OK then, let me give you the full spiel, then:
Port 25 outbound is an obvious candidate for filtering, because if you can hit the Internet on port 25, you can deliver e-mail to practically anyone. If that e-mail is unwanted, the only useful “identity” information that the recipient has to try and prevent further abuse is the sending IP address. That identity is tied, in general, to a hosting provider, not an individual subscriber, so any reputation hit for spamming goes, in the first instance, onto the hosting provider. For a cloud provider, whose only customer contact is a (potentially stolen) credit card, there are practically zero consequences that can be imposed on the actual responsible party (the customer). So, the hosting provider ends up wearing the blame. It’s no surprise, therefore, that cloud providers are somewhat reticent to let everyone have unfettered outbound port 25. It’s a shame, but it’s not a surprise.
The thing is, port 587 is a whole different kettle of fish. You cannot deliver e-mail to any address on the Internet by connecting to port 587. In order to get an e-mail sent through port 587, you need to, at the very least, authenticate yourself. That provides an identity, separate from the sending IP address, on which to apply consequences. If the e-mail ends up being spam, then it’s the e-mail provider (as the party which made the connection to port 25) which takes the reputation hit. They know this, and there’s all sorts of stuff they do to balance “getting paid to deliver e-mail” and “not getting blacklisted to hell and back” (with varying levels of success). My point here is that the reputation hit from delivering an e-mail that was submitted over port 587 lands on the intermediary, not the hosting provider.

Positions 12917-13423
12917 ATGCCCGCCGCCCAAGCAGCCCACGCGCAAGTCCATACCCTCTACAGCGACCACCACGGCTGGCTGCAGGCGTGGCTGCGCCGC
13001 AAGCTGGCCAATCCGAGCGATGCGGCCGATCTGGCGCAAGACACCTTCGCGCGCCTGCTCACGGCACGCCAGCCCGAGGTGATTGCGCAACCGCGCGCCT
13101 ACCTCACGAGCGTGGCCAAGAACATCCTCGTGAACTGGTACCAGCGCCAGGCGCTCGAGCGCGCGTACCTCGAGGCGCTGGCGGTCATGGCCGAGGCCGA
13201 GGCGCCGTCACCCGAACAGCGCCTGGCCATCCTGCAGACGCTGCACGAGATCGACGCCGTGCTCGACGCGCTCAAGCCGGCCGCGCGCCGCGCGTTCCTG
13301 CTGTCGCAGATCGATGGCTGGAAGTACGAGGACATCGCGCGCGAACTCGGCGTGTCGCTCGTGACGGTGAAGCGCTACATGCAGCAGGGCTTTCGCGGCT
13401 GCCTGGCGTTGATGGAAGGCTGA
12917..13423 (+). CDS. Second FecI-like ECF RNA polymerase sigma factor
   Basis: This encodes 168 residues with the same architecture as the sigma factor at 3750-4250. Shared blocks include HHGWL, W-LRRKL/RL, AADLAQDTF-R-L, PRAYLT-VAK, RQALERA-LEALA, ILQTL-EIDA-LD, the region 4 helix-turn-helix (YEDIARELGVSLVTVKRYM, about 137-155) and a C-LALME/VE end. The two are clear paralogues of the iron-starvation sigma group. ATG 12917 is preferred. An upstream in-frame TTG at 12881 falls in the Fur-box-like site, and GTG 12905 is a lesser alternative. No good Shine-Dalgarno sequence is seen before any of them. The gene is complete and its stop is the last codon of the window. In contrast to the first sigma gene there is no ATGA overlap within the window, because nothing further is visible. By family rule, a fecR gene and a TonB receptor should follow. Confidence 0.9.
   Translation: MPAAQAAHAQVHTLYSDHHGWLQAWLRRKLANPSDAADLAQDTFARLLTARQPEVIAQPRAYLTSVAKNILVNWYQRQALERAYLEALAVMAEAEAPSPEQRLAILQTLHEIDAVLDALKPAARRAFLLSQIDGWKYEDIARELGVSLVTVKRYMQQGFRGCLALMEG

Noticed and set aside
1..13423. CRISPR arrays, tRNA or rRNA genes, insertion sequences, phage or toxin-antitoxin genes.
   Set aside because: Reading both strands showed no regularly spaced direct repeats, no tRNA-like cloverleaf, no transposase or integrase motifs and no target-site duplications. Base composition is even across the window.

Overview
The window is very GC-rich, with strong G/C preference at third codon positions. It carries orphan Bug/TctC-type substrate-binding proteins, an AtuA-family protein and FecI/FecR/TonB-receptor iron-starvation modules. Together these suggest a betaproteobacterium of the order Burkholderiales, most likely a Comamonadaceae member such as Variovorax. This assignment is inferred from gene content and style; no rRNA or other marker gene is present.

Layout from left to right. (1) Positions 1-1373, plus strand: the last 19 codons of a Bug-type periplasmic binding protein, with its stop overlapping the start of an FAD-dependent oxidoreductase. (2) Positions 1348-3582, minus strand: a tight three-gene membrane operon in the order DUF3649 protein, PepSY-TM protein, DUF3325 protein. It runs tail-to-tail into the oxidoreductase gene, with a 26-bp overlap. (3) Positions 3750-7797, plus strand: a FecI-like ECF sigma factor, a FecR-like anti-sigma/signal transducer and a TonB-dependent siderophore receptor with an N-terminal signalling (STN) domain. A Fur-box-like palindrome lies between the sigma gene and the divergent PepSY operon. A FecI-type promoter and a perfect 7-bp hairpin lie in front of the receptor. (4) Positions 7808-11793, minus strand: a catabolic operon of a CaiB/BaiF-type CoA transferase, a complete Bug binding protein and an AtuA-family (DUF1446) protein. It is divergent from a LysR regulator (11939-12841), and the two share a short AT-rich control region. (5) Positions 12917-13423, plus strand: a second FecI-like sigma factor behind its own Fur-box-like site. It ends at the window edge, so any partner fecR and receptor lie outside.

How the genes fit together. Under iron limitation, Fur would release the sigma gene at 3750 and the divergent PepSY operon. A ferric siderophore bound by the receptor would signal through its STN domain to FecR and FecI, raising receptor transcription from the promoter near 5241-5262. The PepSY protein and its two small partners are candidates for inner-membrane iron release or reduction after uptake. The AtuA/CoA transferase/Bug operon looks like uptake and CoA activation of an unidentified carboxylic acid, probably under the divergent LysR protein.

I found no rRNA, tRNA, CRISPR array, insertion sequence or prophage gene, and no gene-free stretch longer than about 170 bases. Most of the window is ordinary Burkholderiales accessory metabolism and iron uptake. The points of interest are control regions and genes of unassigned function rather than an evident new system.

Now, you might say, “aha! but the Received: headers will show it came from our IP space originally, and we’ll still get blamed”. There’s two responses to that. First off, nobody who’s been doing e-mail for more than five minutes believes any Received header they didn’t generate, because they’re trivial to spoof. Much fun was had in the good old days blaming spam on all sorts of innocent parties via that trick. Second of all, if you’re worried about multi-hop reputation problems, you need to block 2525 as well, because guess what? 2525 is a de facto standard submission port, as well, because some people can’t remember two different numbers, or something. They behave practically identically, and any problems you’d have if you allowed submission over the standard port of 587 also apply to submission over 2525.
So, yeah. Unblock outbound 587, please. The Internet thanks you.